Heraklion is the capital of the prefecture of the same name and the capital of Crete. It is the administrative, commercial, industrial and agricultural center of the island and has a population of about 130.000 inhabitants. It is located on the northern coast of Crete, east of Rethymno.
In 1913 Heraklion, like the rest of Crete, was united to the newly founded state of Greece . After that the town of Heraklion grew in size.
Because of its spectacular development the town has experienced - since the last decades after World War II and its destruction by the German forces - the usual problems of a quickly built modern town such as chaotic constructions, traffic jams, lack of parking problem and impersonal neighborhoods.
These elements make Heraklion a busy town that has nothing in common with the beautiful towns of Chania, Rethymno and Agios Nikolaos. However, some fine corners and buildings have been preserved, creating a pleasant atmosphere and bringing back memories of the town’s glorious past.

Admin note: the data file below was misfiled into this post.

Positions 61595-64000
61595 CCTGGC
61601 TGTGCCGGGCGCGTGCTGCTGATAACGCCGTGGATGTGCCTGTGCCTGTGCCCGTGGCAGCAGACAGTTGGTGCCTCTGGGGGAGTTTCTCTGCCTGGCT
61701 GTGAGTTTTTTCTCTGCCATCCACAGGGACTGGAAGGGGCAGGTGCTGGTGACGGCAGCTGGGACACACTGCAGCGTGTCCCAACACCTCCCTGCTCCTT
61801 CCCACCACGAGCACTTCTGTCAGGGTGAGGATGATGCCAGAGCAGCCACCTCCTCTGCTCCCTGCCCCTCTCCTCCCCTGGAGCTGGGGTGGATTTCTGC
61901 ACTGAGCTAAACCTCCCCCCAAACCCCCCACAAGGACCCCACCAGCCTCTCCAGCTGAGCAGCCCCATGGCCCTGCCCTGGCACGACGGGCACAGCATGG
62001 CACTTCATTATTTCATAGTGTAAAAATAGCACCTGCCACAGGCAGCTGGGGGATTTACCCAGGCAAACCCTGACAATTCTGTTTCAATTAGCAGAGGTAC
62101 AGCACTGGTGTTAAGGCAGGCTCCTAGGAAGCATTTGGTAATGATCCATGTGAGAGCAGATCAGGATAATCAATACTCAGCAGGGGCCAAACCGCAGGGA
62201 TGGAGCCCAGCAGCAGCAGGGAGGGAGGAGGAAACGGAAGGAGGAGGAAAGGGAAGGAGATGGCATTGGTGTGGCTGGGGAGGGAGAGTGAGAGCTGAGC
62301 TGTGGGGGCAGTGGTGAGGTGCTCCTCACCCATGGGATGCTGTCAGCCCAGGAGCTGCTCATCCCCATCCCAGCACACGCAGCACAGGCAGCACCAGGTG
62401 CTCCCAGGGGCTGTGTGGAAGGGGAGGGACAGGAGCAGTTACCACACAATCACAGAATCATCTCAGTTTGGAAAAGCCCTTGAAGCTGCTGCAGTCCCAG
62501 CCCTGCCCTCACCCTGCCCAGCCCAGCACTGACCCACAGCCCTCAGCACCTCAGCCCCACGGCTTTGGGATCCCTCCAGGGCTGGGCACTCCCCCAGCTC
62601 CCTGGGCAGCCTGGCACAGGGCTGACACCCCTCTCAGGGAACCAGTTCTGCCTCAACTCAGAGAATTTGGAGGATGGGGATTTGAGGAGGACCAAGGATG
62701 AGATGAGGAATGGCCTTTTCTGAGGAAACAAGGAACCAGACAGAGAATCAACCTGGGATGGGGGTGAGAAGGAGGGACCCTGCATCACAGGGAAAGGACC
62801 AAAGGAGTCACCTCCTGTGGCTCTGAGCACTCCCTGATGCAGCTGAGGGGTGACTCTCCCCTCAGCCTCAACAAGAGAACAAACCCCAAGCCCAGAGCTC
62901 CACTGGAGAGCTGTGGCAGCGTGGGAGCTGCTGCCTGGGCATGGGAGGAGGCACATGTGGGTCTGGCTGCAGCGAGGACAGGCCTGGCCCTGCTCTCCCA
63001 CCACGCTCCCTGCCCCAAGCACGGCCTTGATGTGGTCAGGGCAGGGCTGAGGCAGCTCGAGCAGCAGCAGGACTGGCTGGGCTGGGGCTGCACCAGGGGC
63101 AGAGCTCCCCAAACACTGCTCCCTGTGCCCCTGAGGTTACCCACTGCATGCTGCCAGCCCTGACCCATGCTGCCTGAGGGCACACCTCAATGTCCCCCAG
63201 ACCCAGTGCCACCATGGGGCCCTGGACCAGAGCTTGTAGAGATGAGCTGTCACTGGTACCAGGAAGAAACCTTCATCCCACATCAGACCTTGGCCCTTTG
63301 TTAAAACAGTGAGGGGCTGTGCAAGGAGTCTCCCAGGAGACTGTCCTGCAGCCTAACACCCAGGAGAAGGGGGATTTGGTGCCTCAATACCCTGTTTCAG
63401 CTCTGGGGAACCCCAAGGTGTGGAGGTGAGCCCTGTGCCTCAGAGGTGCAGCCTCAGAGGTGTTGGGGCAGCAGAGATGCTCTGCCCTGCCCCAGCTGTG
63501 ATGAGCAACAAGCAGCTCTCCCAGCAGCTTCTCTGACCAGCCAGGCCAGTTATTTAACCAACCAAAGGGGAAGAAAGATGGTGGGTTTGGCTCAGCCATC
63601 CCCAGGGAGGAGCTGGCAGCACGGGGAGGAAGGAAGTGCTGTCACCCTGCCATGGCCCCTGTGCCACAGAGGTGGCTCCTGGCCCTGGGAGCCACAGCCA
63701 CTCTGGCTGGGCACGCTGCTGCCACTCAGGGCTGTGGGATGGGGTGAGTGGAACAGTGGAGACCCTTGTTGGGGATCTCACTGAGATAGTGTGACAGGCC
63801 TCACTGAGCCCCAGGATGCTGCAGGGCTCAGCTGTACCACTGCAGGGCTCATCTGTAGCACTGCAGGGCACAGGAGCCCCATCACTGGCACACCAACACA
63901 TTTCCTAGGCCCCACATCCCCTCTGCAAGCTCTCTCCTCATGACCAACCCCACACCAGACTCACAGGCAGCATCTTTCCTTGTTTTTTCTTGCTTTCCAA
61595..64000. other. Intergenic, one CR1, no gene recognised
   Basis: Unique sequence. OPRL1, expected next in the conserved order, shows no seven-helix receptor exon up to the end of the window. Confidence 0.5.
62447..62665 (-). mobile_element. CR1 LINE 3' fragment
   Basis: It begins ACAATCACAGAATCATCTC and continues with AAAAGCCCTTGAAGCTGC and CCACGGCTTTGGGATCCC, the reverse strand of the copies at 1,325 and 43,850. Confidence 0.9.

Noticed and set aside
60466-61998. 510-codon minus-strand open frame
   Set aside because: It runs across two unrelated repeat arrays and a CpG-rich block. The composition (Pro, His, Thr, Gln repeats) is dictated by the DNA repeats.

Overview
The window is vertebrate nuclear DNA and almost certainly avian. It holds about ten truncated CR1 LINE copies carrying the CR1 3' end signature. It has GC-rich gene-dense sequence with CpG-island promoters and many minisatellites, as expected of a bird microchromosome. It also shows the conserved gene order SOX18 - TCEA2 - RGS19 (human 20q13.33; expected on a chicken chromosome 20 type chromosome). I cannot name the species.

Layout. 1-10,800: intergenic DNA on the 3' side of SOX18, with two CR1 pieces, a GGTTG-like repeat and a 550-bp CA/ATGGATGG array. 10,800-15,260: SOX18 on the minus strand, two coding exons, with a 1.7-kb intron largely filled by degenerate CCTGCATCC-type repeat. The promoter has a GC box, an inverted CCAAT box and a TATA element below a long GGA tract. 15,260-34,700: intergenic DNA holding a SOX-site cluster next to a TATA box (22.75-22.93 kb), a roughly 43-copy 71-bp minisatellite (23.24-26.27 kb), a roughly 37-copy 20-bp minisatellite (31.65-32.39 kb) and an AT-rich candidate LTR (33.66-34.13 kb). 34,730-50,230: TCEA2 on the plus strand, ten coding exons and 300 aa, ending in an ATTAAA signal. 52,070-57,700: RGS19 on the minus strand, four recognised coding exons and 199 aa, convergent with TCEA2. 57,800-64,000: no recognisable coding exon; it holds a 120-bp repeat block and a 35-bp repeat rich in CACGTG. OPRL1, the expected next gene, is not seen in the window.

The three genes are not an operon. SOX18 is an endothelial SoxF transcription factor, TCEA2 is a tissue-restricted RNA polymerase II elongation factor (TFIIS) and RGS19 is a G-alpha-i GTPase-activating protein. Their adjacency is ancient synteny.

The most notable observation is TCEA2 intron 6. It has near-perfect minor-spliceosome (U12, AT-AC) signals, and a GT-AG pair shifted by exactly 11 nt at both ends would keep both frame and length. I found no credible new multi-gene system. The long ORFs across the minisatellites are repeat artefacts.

The fast development of Heraklion has made it a city of many institutes and laboratories. The Science and Technology Park of Heraklion, established in 1993, is an example.
The Old Port is located on the left of the modern harbor and was, during the Venetian period, an important commercial, trade and military center. It is well-preserved and ideal for pleasant evening walks.
The Venetians Walls are one of the most important Venetian fortifications in Greece . Seven ramparts still stand today as well as two of the four gates.
The Venetian Fortress of Heraklion or Koules: this castle was built at the entrance of the old Venetian port as a protection from pirate raids. It is open to public and a beautiful outdoor theatre has been built on its top.
The Loggia: this rectangular, two-storey building is the most elegant of the Venetian buildings of Heraklion town.
The Morosini Fountain: this beautiful fountain is situated in the middle of Venizelos square and was built during the Venetian times by General Morosini. The square is a miniature of the Square of Saint Mark in Venice and was the center of the Venetian city Candia. The water of the fountain was brought by an aqueduct.